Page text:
Even if you haven't been drawn in by the pretty packaging of the teas from Steven Smith Teamaker, you've probably experienced the work of our interview subject today. Back in 1972, Steve Smith was the manager of Sunshine Natural foods, the first natural foods store in Portland, Oregon, where he developed an interest in herbs, roots, and medicinal concoctions. With two partners, he then founded the Stash Tea Company in Northwest Portland. Stash was sold in 1993, and Smith went on to develop tea blends for his new brand, which eventually was named Tazo. He stayed on through the 1999 Starbucks acquisition of Tazo until 2006—his formula for Tazo Awake is still one of the most popular black teas in the country. After a brief move to southern France, Smith returned to Portland to found Steven Smith Teamaker in 2009.
We checked in with Steven about what he's drinking and where he thinks the tea industry is going.
What are you drinking these days, Steven Smith?
I think we're past the time when one only had one "go-to" hot or cold beverage. I should be embarrassed to say (but I'm really not) that I have about a half cup of dark roasted coffee in the morning followed by copious amounts of tea in the mid-morning and afternoon. Since I taste a lot of tea every day—what we're blending, what we are considering for purchase—I usually drink either Bungalow (a blend of Darjeelings) or Mao Feng Shui (a spring harvested green tea) to keep my engines running throughout the day. Evenings I'm a Meadow man.
Tell us a bit about how you got into the tea business. When did you get interested in tea? How did you learn about it?
My earliest recollection is that I drank tea with my grandparents—really sweet Red Rose tea. In my 20s I managed a natural foods store that had an herb shop called "The Gates of Eden." We used the herbs and spices to start Stash Tea in 1972 and then added green and black teas to the line when I started a coffee, tea and spice retail store in Portland in 1974. How did I learn about tea? I just continued tasting and experimenting and still am learning new things about tea every day.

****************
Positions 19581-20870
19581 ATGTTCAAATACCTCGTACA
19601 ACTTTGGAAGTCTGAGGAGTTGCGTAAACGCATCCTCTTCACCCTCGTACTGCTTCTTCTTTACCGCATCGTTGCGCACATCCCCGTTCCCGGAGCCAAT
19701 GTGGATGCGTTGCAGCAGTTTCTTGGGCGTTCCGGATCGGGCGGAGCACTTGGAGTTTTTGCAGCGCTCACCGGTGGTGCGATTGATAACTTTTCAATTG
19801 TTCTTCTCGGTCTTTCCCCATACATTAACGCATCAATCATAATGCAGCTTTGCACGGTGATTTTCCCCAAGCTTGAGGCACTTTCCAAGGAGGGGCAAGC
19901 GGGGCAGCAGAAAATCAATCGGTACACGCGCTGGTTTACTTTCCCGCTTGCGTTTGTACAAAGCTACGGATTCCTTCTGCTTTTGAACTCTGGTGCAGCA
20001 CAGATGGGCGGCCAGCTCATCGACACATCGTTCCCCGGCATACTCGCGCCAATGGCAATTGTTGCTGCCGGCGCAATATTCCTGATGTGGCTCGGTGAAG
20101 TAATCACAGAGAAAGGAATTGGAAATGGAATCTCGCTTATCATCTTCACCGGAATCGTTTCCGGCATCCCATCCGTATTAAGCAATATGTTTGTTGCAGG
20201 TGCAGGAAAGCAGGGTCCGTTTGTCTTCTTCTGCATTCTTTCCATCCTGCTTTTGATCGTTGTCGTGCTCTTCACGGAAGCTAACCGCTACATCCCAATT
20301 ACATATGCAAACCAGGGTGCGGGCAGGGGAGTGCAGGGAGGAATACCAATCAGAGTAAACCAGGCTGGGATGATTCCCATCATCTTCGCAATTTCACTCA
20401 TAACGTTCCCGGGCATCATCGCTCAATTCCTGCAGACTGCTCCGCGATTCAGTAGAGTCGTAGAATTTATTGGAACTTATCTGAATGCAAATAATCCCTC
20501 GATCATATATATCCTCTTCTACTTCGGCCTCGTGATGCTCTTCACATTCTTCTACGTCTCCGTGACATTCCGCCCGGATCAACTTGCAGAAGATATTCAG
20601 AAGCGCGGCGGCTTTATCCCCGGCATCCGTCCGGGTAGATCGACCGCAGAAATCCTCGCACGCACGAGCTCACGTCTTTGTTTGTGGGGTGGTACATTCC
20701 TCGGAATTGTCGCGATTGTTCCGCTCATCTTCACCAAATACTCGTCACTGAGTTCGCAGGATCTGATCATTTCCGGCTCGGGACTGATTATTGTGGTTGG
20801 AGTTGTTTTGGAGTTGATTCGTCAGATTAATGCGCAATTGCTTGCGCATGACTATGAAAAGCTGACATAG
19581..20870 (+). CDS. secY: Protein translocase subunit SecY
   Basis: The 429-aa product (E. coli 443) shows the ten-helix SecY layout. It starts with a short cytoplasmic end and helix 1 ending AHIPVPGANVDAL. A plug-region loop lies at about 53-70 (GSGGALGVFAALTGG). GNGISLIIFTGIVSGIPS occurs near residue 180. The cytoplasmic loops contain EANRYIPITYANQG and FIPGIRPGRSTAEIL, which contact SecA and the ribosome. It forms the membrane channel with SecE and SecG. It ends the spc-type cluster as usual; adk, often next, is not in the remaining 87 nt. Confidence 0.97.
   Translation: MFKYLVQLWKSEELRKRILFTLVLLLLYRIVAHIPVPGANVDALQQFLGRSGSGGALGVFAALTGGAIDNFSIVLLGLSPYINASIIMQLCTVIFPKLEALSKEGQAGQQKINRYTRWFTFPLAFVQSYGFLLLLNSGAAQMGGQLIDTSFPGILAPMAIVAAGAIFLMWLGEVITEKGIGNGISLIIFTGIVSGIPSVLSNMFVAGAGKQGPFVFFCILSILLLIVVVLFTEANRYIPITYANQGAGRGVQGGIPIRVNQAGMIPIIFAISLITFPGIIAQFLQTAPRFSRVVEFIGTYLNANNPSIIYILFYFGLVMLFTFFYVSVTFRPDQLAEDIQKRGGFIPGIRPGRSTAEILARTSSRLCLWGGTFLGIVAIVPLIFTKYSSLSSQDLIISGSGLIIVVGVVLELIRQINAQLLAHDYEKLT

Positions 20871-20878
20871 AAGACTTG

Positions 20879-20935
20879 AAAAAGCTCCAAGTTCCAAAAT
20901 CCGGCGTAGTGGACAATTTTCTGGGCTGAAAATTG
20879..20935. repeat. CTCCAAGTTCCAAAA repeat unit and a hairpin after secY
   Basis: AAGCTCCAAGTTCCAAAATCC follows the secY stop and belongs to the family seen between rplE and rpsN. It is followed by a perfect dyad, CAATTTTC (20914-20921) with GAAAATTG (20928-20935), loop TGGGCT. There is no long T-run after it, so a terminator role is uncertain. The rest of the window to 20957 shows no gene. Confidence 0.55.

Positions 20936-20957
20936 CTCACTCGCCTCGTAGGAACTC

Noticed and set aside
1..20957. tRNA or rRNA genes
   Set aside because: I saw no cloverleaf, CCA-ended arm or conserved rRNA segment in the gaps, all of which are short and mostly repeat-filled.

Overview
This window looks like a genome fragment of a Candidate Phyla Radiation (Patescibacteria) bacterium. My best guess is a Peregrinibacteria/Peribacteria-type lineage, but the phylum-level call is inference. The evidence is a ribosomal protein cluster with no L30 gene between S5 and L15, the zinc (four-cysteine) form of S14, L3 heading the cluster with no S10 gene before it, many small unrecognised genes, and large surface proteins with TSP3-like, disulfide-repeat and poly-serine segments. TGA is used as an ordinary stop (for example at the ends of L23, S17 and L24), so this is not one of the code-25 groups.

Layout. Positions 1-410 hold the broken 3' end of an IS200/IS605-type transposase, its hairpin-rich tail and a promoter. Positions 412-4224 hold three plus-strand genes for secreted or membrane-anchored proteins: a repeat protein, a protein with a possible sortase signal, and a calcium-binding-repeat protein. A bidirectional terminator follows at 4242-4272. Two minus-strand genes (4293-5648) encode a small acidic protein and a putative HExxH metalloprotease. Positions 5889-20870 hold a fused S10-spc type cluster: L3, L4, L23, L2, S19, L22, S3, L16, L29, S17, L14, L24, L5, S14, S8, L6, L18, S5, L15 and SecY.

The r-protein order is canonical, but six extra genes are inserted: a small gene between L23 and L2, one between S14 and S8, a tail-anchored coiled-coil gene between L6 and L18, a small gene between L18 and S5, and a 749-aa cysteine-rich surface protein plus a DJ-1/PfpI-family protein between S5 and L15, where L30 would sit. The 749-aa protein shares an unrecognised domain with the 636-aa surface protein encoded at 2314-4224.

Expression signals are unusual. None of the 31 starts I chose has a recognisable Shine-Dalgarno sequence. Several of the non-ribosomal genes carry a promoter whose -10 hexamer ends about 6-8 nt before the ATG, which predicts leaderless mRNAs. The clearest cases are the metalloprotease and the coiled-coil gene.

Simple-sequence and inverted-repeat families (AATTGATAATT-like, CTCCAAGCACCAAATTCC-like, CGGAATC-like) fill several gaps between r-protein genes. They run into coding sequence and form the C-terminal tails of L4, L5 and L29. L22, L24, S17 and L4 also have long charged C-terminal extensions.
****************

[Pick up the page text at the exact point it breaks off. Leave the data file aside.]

Where is the tea industry going, and how is it changing?
What we thought would happen is happening—consumers are demanding better quality and are willing to pay a higher price for a more compelling, authentic experience. Consumers want to know where their products come from and how they are processed—we provide that in-depth information through our batch look up feature on our website where you can find out where and when each ingredient was purchased, blended and packaged. Traditional flavors with unique twists continue to drive tea sales but consumers are looking for more interesting combinations that taste great and have great functional characteristics.
What do you think consumers get wrong about tea?
Many think it too complicated and too stuffy with too many rules for engagement. Tea is really very simple—pour hot water over dried leaves, flowers, roots, barks and enjoy. The reason wine consumption is growing is because it has become more approachable. Also, the expectations for flavor have been driven by the mainstream tea makers and traditionally quality in North America has been pretty poor. That's changing with brands like Smith.
What do you recommend for people who are just starting to get into tea? What should they read? What should they taste?
Develop an understanding of the primary tea types—white, green, oolong, scented, black, and herbal—then start sampling each until you find flavors you like. Ask your local tea shop to help you start your indoctrination by selling you small samples. Buy an assorted pack at the grocery and taste through all the teas to find the flavors that best suit you. For references I would suggest James Norwood Pratt's A Tea Lover's Treasury.
When you're not drinking tea, what do you drink? Are you a wine lover?
I do like wine—Pinot Noirs from Oregon and I have a weakness for rosé, Champagne, and sparkling wine.
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